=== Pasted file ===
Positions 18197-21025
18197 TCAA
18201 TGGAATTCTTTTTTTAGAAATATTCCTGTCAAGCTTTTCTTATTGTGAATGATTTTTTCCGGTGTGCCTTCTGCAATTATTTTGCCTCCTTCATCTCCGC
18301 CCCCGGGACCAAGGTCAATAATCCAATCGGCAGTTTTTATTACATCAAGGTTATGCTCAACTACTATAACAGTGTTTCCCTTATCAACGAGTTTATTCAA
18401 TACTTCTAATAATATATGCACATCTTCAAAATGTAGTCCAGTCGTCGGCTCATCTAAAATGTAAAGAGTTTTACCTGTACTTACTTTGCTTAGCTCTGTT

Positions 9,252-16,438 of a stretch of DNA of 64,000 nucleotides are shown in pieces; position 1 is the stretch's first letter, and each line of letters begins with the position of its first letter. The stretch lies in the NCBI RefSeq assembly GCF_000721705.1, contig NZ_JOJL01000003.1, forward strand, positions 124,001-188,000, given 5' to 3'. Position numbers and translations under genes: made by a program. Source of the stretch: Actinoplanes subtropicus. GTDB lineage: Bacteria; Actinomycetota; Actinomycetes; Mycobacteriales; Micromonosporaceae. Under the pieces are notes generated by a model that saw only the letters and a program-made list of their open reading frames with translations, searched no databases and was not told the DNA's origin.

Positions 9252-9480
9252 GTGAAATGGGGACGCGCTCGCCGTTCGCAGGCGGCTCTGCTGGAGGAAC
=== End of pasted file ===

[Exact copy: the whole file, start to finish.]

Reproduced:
Positions 18197-21025
18197 TCAA
18201 TGGAATTCTTTTTTTAGAAATATTCCTGTCAAGCTTTTCTTATTGTGAATGATTTTTTCCGGTGTGCCTTCTGCAATTATTTTGCCTCCTTCATCTCCGC
18301 CCCCGGGACCAAGGTCAATAATCCAATCGGCAGTTTTTATTACATCAAGGTTATGCTCAACTACTATAACAGTGTTTCCCTTATCAACGAGTTTATTCAA
18401 TACTTCTAATAATATATGCACATCTTCAAAATGTAGTCCAGTCGTCGGCTCATCTAAAATGTAAAGAGTTTTACCTGTACTTACTTTGCTTAGCTCTGTT

Positions 9,252-16,438 of a stretch of DNA of 64,000 nucleotides are shown in pieces; position 1 is the stretch's first letter, and each line of letters begins with the position of its first letter. The stretch lies in the NCBI RefSeq assembly GCF_000721705.1, contig NZ_JOJL01000003.1, forward strand, positions 124,001-188,000, given 5' to 3'. Position numbers and translations under genes: made by a program. Source of the stretch: Actinoplanes subtropicus. GTDB lineage: Bacteria; Actinomycetota; Actinomycetes; Mycobacteriales; Micromonosporaceae. Under the pieces are notes generated by a model that saw only the letters and a program-made list of their open reading frames with translations, searched no databases and was not told the DNA's origin.

Positions 9252-9480
9252 GTGAAATGGGGACGCGCTCGCCGTTCGCAGGCGGCTCTGCTGGAGGAAC